A new drug developed by scientists at the University of California, Davis has shown promise in treating the rare and aggressive skin cancer that kills nearly 50,000 people each year.
The drug, called Ezreal, was developed to treat a rare form of eczematous epidermolysis bullosa, or EEB, a cancer that has been linked to the skin-eating disease psoriasis and psorosis.
“Ezreal has a wide spectrum of effects,” said Dr. Jody O’Neill, the lead author of a study published in the journal JAMA Dermatology.
“It does not treat a patient’s normal condition, but rather, it changes how they respond to the immune system.”
Epidermalytic dermatitis is a form of skin disease that has developed in response to the growth of the epidermis, the protective covering of skin cells.
It causes inflammation of the skin cells that produces blisters and sores.
Symptoms of epidermal eczma include redness, blisters, dryness and swelling of the affected area.
It is usually caused by a virus, and most cases go undiagnosed.
“When I first started looking into this drug, it was a completely unknown drug.
And I thought it was really interesting,” said lead author Dr. Tania C. Hwang, a professor of dermatology at UC Davis and a former member of the U.S. National Academy of Sciences.
“When I started studying it, I was surprised by the response.
It was the most exciting drug discovery of the last decade.”
In the new study, published online Feb. 25 in the Journal of Clinical Investigation, the drug targeted a protein in the skin called C1-B6.
The protein was involved in the production of a type of signaling molecule called p17, which plays a role in the immune response and immune response genes.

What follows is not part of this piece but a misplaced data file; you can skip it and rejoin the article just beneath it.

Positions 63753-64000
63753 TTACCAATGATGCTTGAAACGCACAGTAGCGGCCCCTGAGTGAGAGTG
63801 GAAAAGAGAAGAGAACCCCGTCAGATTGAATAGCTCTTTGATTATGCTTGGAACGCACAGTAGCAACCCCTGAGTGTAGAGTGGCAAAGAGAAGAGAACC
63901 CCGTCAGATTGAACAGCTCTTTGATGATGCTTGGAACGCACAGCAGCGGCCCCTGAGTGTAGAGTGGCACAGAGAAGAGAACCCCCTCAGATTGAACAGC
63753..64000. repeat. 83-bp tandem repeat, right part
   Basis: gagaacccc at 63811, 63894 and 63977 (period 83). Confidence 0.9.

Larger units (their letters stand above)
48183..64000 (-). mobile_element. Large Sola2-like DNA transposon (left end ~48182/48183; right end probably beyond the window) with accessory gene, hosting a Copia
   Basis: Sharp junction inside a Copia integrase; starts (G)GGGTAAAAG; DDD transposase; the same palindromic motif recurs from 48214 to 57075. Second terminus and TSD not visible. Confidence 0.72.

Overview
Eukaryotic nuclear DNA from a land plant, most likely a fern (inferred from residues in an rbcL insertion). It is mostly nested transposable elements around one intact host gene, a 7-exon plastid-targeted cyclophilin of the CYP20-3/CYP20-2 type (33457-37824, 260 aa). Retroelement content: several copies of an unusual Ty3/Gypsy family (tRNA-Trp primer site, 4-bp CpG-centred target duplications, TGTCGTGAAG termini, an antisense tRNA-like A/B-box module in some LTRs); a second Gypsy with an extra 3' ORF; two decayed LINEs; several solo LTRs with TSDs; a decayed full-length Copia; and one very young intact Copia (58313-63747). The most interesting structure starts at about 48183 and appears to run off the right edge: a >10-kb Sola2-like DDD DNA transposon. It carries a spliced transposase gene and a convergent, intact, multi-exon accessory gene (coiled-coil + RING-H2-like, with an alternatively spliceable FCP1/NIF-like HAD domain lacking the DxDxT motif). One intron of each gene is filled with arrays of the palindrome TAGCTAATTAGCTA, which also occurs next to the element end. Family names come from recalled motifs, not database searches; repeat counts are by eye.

When the drug was injected into mice, the researchers found that the mice had significantly less C1B6 in their cells than control mice.
The researchers then tested the drug on mice that were genetically engineered to have an altered version of the gene that produces p17.
They found that this gene, known as p16, also was suppressed in the mice treated with the drug.
“This finding suggests that there may be a mechanism that the drug might help regulate C1b6,” said study co-author Dr. Andrew P. Schuetz, a dermatologist at UC Berkeley.
“It could also be a potential target for drug therapy.”
The drug also has the potential to be used in people who already have the disease, but the scientists are working on a way to do so safely.
Dr. O’Neil said she hopes to expand the drug’s use to people with other rare skin cancers, including skin cancers in the mouth, throat and skin, as well as in children.
“The hope is that by getting it into as many people as possible, it will allow people to stop growing skin cancer and potentially stop their skin disease from spreading,” she said.
The team is also looking at the possibility of using the drug to treat patients with eczemic keratosis pilaris, a type that develops in skin that grows in response in response for the immune reaction to the virus that causes the disease.
This type of skin-disease also can affect the immune systems.
“We want to see if this drug can be used to treat this particular disease,” Dr. Schuhetz said.
For more on this research, visit JAMA.